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The two major mining-related events between 1998 and 2002 highlighted the very severe environmental impacts and huge economic costs.
The accidents occurred near the Doñana National Park in south-western Spain in April 1998 and in the Baia Mare region of northern Romania in January 2000.
On 25 April 1998, the dam storing waste water from mining operations by a Spanish subsidiary of the Canadian-Swedish Boliden company in Aznalcóllar breached and spilled around four million cubic metres of acid waters, as well as two million cubic metres of toxic mud, into the fluvial system of the Agrio and Guadiamar rivers.
The toxic flood inundated about 5 000 hectares of land near the watercourses (60 % crops and fields, 40 % pastures and river vegetation). While the mud accumulated in the first 40 km of the river, the acid water flowed 20 km further downstream. It was stopped by an emergency containment dam just before entering the National Park and then redirected to the Guadalquivir river. However, 98 hectares of the National Park were directly affected (0.19 % of its total area).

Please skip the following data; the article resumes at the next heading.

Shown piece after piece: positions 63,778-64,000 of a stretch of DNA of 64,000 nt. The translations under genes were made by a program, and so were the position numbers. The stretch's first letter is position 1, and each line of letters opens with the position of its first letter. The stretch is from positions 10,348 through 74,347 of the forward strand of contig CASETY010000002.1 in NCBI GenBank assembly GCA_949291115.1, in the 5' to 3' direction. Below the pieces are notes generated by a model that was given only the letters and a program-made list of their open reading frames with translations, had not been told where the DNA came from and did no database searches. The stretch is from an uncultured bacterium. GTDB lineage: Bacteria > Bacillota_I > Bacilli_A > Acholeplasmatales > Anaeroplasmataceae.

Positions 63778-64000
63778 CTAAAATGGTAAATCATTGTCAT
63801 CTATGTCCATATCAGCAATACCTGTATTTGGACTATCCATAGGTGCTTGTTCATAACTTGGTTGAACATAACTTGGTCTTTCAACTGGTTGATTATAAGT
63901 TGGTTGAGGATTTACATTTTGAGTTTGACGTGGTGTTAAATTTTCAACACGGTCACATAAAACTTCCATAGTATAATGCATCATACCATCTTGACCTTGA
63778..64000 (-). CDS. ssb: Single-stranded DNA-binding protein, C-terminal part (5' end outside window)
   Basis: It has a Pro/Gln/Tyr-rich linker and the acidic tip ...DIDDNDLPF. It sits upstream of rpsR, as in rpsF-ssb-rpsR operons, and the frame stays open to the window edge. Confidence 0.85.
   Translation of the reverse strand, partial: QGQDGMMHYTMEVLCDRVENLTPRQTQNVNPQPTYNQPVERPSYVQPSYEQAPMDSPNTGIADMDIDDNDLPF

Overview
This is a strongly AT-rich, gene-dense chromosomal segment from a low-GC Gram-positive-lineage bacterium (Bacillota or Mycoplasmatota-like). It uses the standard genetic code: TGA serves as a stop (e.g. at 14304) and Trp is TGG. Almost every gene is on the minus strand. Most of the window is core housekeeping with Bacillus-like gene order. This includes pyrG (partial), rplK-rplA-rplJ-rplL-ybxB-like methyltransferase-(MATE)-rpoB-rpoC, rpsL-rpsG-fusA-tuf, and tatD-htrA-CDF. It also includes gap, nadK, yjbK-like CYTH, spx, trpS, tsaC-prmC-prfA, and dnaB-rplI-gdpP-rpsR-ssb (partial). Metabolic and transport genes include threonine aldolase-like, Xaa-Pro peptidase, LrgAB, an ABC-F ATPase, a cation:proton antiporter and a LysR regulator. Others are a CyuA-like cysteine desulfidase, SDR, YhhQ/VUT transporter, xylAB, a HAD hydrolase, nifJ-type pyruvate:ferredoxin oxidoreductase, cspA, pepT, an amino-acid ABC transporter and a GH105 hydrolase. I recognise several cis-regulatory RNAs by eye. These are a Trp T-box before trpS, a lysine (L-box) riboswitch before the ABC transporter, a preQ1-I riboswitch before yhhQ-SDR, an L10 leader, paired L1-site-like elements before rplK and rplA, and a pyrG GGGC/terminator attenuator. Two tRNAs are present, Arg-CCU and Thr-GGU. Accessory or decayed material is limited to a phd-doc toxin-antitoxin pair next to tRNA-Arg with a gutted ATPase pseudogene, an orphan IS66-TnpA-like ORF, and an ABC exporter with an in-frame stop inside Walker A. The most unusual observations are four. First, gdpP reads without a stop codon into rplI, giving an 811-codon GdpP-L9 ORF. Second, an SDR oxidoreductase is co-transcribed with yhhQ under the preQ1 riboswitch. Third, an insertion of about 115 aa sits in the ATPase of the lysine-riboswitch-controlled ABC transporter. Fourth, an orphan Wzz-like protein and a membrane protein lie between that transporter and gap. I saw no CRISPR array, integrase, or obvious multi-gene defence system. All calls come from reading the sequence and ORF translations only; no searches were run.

On 30 January 2000, almost 100 000 m3 of water polluted with high cyanide concentrations spilled out through a 25 metre break in the dam of a waste (or ‘tailings’) sedimentation pond at the mining company SC AURUL SA in the region of Baia Mare in north-western Romania. It was the beginning of one of Europe’s worst transboundary pollution incidents in recent years. The contaminated water flowed into an adjoining area of
around 20 hectares of agricultural land. Through drainage systems it reached the Lapus River and from there the Somes/Szamos, Tisza and Danube rivers before reaching the Black Sea.
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